Landscape Photography via Snowmobile in Montana, with Rich Ranch

February 10, 2017  •  4 Comments


I just returned from a 7-day winter snowmobile tour of the Lolo National Forest and surrounding areas with the good folks of Rich Ranch.   I’m looking for the right words to describe my experience:  Outstanding?  Not good enough.  Fabulous?  Still not good enough.  Spectacular?  Not quite good enough, but I’m running out of words, so Spectacular will have to do.  Rich Ranch took it from pretty darn good to Spectacular.


Tracks lead the way into the Lolo National Forest mountains


My backstory is that the last time I did winter landscape photography was 20 years ago.  I’ve been itching to get back out in winter, but I knew that I was going to need to do a snowmobile-based tour.  Snowshoeing and cross-country skiing were out.  I was not interested in an auto tour.  I wanted to get out close to and into the wild, and I wanted to cover a lot of ground.


Shadows on the meadow herald impending sunset, Lolo National Forest


I looked far and wide.  I have a spreadsheet filled with options: the Yukon backcountry (I knew this exceeded my skills), British Columbia (looked pretty good), Togwotee, West Yellowstone, Montana, Alaska, Quebec,…. I pretty much looked at all of them, and contacted four outfitters/guides.  My criteria were:

  • Spectacular, mountainous winter landscapes with vistas from elevation
  • Daily guides.  I last snowmobiled 20 years ago, on my own and sometimes off-trail.  On that trip I flirted with real trouble.  I knew I had limitations.  I also wanted a guide for providing guidance on exactly which trails would be best, on any given day, for the type of landscape photography that I wanted to do.  Plus, a guide can be critical for helping to free snowmobiles stuck in the snow
  • Landscapes unmarred by buildings or boondocking (off-trail riding).  Based upon YouTube videos, I thought Togwotee might not qualify.  I thought that Rich Ranch might be a better choice for this criterion, as the snowmobile traffic appeared to be much lower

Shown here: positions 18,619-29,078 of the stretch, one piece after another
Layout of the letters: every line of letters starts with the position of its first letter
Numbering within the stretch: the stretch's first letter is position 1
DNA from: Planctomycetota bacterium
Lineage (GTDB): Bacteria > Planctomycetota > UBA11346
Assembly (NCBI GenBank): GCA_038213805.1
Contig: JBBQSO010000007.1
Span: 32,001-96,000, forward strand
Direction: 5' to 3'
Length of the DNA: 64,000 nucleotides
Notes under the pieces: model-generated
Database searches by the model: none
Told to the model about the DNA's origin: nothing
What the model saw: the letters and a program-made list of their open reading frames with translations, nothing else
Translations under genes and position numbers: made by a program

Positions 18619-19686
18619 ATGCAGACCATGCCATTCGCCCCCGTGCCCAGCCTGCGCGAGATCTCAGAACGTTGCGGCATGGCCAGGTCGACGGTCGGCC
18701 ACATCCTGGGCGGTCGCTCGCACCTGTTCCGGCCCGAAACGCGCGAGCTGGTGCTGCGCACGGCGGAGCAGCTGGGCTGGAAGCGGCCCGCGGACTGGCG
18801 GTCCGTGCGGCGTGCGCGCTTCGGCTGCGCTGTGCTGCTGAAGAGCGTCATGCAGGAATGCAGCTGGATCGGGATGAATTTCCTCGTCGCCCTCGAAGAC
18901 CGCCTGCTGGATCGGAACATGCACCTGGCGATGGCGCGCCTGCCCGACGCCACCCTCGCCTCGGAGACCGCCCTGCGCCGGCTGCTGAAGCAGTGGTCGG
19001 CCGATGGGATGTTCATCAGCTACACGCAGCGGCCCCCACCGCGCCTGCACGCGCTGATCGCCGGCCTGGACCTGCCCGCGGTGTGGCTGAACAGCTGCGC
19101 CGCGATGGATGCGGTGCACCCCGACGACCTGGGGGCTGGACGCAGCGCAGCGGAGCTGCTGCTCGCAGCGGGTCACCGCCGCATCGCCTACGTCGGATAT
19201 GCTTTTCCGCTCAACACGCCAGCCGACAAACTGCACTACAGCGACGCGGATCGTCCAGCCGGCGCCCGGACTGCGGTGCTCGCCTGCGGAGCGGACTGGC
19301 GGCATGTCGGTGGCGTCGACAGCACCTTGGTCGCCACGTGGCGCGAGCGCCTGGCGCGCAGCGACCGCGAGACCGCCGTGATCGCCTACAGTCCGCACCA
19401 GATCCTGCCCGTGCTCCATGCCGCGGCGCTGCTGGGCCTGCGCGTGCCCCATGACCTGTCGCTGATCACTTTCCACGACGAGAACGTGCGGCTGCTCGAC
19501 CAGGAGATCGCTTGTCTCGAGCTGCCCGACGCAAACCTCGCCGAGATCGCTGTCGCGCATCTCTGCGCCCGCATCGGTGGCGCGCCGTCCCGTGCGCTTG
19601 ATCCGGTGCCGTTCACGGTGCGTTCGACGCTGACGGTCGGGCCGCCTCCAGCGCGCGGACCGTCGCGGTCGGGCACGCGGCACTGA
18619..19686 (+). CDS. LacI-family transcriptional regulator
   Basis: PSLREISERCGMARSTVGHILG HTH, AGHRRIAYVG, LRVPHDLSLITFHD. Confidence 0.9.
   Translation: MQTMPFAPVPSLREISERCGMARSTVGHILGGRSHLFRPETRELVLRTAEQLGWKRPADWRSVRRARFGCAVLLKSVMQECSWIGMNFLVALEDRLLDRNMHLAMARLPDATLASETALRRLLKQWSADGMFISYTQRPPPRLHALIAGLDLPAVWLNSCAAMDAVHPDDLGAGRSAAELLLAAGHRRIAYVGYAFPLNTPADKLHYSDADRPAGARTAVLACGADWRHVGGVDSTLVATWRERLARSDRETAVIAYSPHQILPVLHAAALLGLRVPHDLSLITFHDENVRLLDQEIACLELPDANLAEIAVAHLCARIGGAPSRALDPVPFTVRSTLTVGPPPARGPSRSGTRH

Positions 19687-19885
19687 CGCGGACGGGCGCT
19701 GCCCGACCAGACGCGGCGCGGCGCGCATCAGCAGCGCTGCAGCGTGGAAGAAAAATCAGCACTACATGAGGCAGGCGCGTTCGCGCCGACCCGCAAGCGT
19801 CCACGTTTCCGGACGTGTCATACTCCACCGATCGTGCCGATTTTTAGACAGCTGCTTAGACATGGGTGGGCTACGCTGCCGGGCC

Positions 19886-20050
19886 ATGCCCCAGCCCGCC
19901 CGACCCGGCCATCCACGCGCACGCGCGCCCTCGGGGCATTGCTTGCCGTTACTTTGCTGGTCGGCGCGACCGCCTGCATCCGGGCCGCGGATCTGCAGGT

• Competitive pricing 


Light and shadows highlight snow drifts. 100mm lens. Ten frames focus-stacked with Helicon Focus to ensure sharpness front-to-back

After I spent some time talking and corresponding with Jack and Belinda Rich, at Rich Ranch, I decided to “take a chance” and go. I’m very glad I did.


On my trip, Rich Ranch was able to dedicate a daily guide to me as a lone snowmobiler.  That was good, but it got a LOT better. Early in my stay, I showed Jack some of my photos so he could see concrete examples of the type of landscape photography that I like to do.  Some of those were aerial photographs.  Jack mentioned that he had a friend who owned a Cessna plane, and that that friend might be able to do a flight if I was interested…  I said “Sure”.  The next day, family friend Mike Lindemer, who also owns the local Lindey’s Prime Steak House, was very kind to take me up for an 80-minute, open-window flight photo tour of the surrounding mountains.  Wow!


Aerial photo of the Bob Marshall wilderness, taken on a courtesy flight with Mike Lindemer. Open window


Each day I would “make medicine” with Jack (his term) to determine the best places to go.  With about 1500 miles of snowmobile trails in the surrounding mountains, there were lots of choices.


Days 1 and 2 were mostly clear.  Days 3-6 it mostly snowed.  However, I had planned ahead and brought an umbrella.  I was not sure how the guides would feel about holding an umbrella over the camera to protect the lens, but they did it with a smile....including Cecil, a former bareback bronc rider!